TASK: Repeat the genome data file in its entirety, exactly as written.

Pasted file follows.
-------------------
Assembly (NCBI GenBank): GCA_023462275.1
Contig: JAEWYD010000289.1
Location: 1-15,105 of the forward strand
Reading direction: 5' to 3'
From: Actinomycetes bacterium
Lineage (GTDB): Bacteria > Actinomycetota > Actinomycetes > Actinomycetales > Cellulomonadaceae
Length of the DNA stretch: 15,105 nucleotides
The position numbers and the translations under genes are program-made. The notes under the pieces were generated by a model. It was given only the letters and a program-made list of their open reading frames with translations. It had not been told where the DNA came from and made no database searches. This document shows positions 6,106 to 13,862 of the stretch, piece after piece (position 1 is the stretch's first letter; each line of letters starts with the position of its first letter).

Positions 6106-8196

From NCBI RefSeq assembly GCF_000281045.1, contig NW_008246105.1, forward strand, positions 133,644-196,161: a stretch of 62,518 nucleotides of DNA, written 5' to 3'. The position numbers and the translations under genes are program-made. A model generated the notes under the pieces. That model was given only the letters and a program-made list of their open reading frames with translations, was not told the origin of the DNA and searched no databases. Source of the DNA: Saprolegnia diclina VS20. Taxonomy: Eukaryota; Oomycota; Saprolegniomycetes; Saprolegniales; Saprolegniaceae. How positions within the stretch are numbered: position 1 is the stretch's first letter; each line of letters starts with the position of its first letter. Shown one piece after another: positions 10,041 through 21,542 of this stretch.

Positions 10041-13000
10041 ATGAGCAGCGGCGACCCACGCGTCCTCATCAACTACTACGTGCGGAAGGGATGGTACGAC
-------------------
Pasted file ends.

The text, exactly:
Assembly (NCBI GenBank): GCA_023462275.1
Contig: JAEWYD010000289.1
Location: 1-15,105 of the forward strand
Reading direction: 5' to 3'
From: Actinomycetes bacterium
Lineage (GTDB): Bacteria > Actinomycetota > Actinomycetes > Actinomycetales > Cellulomonadaceae
Length of the DNA stretch: 15,105 nucleotides
The position numbers and the translations under genes are program-made. The notes under the pieces were generated by a model. It was given only the letters and a program-made list of their open reading frames with translations. It had not been told where the DNA came from and made no database searches. This document shows positions 6,106 to 13,862 of the stretch, piece after piece (position 1 is the stretch's first letter; each line of letters starts with the position of its first letter).

Positions 6106-8196

From NCBI RefSeq assembly GCF_000281045.1, contig NW_008246105.1, forward strand, positions 133,644-196,161: a stretch of 62,518 nucleotides of DNA, written 5' to 3'. The position numbers and the translations under genes are program-made. A model generated the notes under the pieces. That model was given only the letters and a program-made list of their open reading frames with translations, was not told the origin of the DNA and searched no databases. Source of the DNA: Saprolegnia diclina VS20. Taxonomy: Eukaryota; Oomycota; Saprolegniomycetes; Saprolegniales; Saprolegniaceae. How positions within the stretch are numbered: position 1 is the stretch's first letter; each line of letters starts with the position of its first letter. Shown one piece after another: positions 10,041 through 21,542 of this stretch.

Positions 10041-13000
10041 ATGAGCAGCGGCGACCCACGCGTCCTCATCAACTACTACGTGCGGAAGGGATGGTACGAC